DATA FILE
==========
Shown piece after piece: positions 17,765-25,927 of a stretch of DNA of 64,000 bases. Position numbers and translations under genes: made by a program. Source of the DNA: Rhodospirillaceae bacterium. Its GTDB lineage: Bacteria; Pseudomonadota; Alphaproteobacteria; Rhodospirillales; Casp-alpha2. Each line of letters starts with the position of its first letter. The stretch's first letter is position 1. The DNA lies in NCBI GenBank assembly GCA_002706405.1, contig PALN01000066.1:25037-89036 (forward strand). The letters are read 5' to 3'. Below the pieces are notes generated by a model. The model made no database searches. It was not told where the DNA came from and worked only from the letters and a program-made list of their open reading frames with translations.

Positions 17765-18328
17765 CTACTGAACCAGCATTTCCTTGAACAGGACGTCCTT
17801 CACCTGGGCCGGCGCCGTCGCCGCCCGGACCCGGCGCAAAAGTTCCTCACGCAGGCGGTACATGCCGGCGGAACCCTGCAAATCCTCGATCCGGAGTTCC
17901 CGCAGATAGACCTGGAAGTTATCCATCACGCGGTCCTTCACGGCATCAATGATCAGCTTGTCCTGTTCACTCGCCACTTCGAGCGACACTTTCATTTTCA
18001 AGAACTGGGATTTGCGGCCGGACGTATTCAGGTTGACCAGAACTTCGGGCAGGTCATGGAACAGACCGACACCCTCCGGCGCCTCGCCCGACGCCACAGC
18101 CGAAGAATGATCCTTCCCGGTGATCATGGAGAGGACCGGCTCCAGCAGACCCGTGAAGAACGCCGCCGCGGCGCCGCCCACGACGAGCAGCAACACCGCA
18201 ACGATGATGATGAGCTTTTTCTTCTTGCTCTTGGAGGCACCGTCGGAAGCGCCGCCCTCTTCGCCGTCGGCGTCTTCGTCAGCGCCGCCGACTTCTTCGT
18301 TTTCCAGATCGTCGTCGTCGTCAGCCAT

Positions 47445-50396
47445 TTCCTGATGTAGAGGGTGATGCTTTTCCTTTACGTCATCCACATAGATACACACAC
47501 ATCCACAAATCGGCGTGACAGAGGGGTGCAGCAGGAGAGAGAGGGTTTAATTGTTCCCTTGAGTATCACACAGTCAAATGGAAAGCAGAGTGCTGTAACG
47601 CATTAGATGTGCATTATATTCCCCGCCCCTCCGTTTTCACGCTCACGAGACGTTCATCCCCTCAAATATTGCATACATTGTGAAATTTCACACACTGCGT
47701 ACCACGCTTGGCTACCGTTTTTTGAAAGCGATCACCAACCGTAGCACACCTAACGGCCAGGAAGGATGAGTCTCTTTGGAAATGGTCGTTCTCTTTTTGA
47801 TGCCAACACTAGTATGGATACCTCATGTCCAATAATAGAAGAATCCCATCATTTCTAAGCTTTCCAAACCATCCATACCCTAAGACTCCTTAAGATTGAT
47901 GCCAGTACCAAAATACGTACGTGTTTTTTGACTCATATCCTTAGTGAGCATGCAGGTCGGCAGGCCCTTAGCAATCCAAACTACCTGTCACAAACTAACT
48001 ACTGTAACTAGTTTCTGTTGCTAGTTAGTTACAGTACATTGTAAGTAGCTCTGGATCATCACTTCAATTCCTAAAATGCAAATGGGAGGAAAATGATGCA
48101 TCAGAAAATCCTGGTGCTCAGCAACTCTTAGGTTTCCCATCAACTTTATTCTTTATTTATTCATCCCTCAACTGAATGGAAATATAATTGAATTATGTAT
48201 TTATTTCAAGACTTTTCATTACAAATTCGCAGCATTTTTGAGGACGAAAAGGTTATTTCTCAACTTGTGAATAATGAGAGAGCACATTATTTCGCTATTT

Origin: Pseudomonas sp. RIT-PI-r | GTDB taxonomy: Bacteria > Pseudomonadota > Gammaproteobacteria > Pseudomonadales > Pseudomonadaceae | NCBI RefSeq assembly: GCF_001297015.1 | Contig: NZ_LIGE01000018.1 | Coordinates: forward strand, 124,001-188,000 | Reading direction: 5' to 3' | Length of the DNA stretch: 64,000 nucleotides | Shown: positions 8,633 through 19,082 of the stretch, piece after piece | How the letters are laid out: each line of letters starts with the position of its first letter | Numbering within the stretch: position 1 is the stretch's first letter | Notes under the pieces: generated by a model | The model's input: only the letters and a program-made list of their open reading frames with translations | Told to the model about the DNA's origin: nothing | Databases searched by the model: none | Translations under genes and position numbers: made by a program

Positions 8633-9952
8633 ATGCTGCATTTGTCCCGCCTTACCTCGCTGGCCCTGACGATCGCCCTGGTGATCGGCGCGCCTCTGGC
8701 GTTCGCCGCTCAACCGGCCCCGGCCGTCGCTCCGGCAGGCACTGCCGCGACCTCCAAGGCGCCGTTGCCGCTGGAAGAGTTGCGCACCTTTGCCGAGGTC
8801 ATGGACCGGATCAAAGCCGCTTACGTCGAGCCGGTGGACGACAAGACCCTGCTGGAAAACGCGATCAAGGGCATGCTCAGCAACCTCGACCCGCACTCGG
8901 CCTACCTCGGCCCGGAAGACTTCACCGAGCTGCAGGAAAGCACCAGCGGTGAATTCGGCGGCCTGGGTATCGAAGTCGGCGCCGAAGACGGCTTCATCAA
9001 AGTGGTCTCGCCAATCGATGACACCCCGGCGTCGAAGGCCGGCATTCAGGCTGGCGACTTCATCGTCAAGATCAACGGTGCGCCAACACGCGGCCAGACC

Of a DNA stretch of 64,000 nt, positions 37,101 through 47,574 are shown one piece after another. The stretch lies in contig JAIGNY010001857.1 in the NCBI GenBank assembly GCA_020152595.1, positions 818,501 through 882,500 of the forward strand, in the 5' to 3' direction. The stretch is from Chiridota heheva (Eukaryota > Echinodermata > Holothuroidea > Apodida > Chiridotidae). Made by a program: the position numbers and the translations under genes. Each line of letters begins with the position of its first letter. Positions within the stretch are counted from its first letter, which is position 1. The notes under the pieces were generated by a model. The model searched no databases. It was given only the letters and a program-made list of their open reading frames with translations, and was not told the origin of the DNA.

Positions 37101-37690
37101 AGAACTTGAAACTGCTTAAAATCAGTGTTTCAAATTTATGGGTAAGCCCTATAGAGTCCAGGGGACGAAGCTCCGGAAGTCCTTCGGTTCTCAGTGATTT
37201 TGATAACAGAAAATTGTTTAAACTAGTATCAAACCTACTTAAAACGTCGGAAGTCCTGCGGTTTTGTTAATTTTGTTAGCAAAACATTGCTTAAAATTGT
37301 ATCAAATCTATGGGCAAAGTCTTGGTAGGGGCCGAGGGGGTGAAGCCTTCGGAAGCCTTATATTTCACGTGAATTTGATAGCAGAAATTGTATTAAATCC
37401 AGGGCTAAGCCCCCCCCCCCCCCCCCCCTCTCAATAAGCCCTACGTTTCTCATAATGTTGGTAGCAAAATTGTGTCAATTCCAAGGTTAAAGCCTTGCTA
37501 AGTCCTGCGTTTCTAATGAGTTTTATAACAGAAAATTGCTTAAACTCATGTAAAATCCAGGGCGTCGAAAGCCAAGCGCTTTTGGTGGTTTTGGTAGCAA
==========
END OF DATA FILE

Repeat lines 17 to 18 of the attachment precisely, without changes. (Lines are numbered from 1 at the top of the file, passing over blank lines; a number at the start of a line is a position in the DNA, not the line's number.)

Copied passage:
48001 ACTGTAACTAGTTTCTGTTGCTAGTTAGTTACAGTACATTGTAAGTAGCTCTGGATCATCACTTCAATTCCTAAAATGCAAATGGGAGGAAAATGATGCA
48101 TCAGAAAATCCTGGTGCTCAGCAACTCTTAGGTTTCCCATCAACTTTATTCTTTATTTATTCATCCCTCAACTGAATGGAAATATAATTGAATTATGTAT